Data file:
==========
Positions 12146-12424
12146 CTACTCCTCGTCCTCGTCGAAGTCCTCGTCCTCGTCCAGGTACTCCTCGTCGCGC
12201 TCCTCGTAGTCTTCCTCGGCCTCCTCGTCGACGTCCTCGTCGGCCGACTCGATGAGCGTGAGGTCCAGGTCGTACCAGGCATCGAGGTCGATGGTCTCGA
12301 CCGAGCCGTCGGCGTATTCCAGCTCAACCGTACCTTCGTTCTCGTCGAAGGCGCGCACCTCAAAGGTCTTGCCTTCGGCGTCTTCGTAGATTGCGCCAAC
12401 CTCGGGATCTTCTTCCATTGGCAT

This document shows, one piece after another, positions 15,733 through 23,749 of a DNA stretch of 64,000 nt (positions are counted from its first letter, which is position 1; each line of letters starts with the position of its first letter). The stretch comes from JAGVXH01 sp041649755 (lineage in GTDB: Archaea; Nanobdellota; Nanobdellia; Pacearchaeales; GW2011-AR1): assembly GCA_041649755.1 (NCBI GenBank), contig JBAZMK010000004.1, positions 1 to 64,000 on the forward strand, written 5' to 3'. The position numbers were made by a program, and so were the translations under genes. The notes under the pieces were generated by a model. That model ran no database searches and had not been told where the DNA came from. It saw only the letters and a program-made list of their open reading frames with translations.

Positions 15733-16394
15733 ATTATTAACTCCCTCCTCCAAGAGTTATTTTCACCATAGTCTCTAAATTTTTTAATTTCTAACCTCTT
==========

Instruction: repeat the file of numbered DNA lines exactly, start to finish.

Positions 12146-12424
12146 CTACTCCTCGTCCTCGTCGAAGTCCTCGTCCTCGTCCAGGTACTCCTCGTCGCGC
12201 TCCTCGTAGTCTTCCTCGGCCTCCTCGTCGACGTCCTCGTCGGCCGACTCGATGAGCGTGAGGTCCAGGTCGTACCAGGCATCGAGGTCGATGGTCTCGA
12301 CCGAGCCGTCGGCGTATTCCAGCTCAACCGTACCTTCGTTCTCGTCGAAGGCGCGCACCTCAAAGGTCTTGCCTTCGGCGTCTTCGTAGATTGCGCCAAC
12401 CTCGGGATCTTCTTCCATTGGCAT

This document shows, one piece after another, positions 15,733 through 23,749 of a DNA stretch of 64,000 nt (positions are counted from its first letter, which is position 1; each line of letters starts with the position of its first letter). The stretch comes from JAGVXH01 sp041649755 (lineage in GTDB: Archaea; Nanobdellota; Nanobdellia; Pacearchaeales; GW2011-AR1): assembly GCA_041649755.1 (NCBI GenBank), contig JBAZMK010000004.1, positions 1 to 64,000 on the forward strand, written 5' to 3'. The position numbers were made by a program, and so were the translations under genes. The notes under the pieces were generated by a model. That model ran no database searches and had not been told where the DNA came from. It saw only the letters and a program-made list of their open reading frames with translations.

Positions 15733-16394
15733 ATTATTAACTCCCTCCTCCAAGAGTTATTTTCACCATAGTCTCTAAATTTTTTAATTTCTAACCTCTT